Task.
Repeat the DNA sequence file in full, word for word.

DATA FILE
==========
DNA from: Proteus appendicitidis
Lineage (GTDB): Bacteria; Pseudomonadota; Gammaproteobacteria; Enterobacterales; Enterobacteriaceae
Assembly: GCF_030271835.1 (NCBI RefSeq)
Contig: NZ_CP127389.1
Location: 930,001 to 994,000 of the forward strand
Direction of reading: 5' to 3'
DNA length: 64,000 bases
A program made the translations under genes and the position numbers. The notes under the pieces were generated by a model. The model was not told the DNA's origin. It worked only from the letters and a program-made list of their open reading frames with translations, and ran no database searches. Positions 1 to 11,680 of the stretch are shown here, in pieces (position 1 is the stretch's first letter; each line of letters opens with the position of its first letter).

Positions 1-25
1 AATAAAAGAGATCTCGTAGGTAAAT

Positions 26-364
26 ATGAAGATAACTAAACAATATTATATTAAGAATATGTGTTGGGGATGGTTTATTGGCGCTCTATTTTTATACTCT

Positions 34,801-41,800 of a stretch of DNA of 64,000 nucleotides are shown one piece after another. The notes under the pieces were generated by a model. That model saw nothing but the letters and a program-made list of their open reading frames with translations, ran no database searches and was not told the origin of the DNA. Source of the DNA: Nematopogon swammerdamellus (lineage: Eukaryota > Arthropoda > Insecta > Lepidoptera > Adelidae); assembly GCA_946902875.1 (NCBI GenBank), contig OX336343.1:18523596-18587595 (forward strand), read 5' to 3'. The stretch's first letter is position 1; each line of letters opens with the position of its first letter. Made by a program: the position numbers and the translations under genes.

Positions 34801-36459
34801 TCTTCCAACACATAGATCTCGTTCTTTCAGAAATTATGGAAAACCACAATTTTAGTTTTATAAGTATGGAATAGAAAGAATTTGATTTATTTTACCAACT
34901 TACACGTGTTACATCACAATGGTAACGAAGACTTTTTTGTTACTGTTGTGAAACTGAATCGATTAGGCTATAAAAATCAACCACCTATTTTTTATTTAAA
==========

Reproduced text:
DNA from: Proteus appendicitidis
Lineage (GTDB): Bacteria; Pseudomonadota; Gammaproteobacteria; Enterobacterales; Enterobacteriaceae
Assembly: GCF_030271835.1 (NCBI RefSeq)
Contig: NZ_CP127389.1
Location: 930,001 to 994,000 of the forward strand
Direction of reading: 5' to 3'
DNA length: 64,000 bases
A program made the translations under genes and the position numbers. The notes under the pieces were generated by a model. The model was not told the DNA's origin. It worked only from the letters and a program-made list of their open reading frames with translations, and ran no database searches. Positions 1 to 11,680 of the stretch are shown here, in pieces (position 1 is the stretch's first letter; each line of letters opens with the position of its first letter).

Positions 1-25
1 AATAAAAGAGATCTCGTAGGTAAAT

Positions 26-364
26 ATGAAGATAACTAAACAATATTATATTAAGAATATGTGTTGGGGATGGTTTATTGGCGCTCTATTTTTATACTCT

Positions 34,801-41,800 of a stretch of DNA of 64,000 nucleotides are shown one piece after another. The notes under the pieces were generated by a model. That model saw nothing but the letters and a program-made list of their open reading frames with translations, ran no database searches and was not told the origin of the DNA. Source of the DNA: Nematopogon swammerdamellus (lineage: Eukaryota > Arthropoda > Insecta > Lepidoptera > Adelidae); assembly GCA_946902875.1 (NCBI GenBank), contig OX336343.1:18523596-18587595 (forward strand), read 5' to 3'. The stretch's first letter is position 1; each line of letters opens with the position of its first letter. Made by a program: the position numbers and the translations under genes.

Positions 34801-36459
34801 TCTTCCAACACATAGATCTCGTTCTTTCAGAAATTATGGAAAACCACAATTTTAGTTTTATAAGTATGGAATAGAAAGAATTTGATTTATTTTACCAACT
34901 TACACGTGTTACATCACAATGGTAACGAAGACTTTTTTGTTACTGTTGTGAAACTGAATCGATTAGGCTATAAAAATCAACCACCTATTTTTTATTTAAA